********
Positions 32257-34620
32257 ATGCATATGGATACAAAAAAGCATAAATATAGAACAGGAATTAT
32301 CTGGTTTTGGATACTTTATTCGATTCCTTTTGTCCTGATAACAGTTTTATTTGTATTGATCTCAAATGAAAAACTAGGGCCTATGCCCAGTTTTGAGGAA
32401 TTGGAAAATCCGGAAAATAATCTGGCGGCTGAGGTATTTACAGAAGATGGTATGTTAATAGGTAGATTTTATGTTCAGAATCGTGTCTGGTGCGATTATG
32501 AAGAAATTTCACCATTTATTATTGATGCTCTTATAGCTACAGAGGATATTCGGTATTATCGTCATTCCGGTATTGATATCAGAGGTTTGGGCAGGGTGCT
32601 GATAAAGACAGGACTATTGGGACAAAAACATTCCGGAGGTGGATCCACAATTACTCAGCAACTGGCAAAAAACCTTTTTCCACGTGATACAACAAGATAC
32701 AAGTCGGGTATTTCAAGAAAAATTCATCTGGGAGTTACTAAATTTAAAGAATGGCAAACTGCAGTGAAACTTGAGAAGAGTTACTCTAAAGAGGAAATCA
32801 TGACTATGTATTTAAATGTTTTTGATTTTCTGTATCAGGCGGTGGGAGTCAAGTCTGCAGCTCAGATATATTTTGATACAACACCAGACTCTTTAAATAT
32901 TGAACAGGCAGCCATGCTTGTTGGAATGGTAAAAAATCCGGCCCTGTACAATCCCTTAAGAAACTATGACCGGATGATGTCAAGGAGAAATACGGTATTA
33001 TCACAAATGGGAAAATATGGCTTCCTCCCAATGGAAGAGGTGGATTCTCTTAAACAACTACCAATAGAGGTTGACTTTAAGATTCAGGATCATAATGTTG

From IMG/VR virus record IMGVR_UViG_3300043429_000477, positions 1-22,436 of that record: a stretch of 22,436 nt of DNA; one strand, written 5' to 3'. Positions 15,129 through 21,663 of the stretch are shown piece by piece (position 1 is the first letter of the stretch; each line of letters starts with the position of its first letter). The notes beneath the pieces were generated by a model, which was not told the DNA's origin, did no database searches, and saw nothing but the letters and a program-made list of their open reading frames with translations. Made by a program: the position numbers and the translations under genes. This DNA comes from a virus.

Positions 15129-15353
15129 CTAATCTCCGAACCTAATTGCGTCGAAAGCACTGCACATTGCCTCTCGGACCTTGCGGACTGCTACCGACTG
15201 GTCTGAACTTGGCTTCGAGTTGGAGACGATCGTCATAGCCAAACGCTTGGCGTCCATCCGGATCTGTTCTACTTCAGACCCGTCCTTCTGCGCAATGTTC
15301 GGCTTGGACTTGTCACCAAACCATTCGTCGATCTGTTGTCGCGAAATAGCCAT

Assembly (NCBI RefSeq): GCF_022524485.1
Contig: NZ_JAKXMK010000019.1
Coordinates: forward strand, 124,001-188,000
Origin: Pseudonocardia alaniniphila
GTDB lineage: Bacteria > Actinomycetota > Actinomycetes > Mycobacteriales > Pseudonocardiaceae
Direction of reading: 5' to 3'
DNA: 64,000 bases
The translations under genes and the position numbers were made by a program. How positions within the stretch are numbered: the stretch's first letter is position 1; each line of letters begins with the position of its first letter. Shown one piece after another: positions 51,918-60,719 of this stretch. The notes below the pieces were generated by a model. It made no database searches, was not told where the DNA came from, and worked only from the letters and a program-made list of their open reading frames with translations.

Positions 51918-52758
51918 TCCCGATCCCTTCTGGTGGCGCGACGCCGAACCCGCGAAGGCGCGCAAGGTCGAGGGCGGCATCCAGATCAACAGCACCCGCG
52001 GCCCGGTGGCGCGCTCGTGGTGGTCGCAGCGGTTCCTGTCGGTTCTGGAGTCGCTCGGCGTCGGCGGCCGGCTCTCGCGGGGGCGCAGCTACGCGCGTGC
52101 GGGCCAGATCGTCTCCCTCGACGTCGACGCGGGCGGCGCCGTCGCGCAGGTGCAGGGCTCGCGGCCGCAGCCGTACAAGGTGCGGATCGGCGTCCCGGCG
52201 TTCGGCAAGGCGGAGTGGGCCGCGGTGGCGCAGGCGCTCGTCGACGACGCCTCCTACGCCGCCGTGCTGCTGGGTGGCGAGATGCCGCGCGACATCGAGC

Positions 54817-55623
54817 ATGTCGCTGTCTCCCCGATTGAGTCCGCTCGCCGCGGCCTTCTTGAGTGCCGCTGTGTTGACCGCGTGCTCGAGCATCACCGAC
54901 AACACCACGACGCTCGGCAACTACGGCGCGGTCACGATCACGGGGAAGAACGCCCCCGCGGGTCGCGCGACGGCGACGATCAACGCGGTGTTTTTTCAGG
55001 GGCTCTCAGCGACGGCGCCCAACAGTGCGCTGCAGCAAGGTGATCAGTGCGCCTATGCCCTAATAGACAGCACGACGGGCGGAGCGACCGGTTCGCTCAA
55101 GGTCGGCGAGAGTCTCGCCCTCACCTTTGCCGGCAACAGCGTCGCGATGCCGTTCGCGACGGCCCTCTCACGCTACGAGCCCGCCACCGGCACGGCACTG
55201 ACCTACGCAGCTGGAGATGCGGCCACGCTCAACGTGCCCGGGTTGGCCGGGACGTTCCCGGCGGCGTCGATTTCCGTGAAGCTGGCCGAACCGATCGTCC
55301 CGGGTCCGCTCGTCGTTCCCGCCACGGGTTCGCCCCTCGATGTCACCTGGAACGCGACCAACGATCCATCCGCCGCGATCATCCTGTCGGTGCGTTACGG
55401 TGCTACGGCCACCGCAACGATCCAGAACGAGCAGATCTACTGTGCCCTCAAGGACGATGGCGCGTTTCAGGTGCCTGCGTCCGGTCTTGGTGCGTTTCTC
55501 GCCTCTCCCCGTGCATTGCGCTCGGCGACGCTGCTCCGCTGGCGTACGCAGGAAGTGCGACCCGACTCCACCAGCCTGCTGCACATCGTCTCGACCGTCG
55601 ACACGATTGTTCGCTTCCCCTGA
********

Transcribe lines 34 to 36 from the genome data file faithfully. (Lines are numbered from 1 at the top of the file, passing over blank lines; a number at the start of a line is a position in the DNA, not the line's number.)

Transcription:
55201 ACCTACGCAGCTGGAGATGCGGCCACGCTCAACGTGCCCGGGTTGGCCGGGACGTTCCCGGCGGCGTCGATTTCCGTGAAGCTGGCCGAACCGATCGTCC
55301 CGGGTCCGCTCGTCGTTCCCGCCACGGGTTCGCCCCTCGATGTCACCTGGAACGCGACCAACGATCCATCCGCCGCGATCATCCTGTCGGTGCGTTACGG
55401 TGCTACGGCCACCGCAACGATCCAGAACGAGCAGATCTACTGTGCCCTCAAGGACGATGGCGCGTTTCAGGTGCCTGCGTCCGGTCTTGGTGCGTTTCTC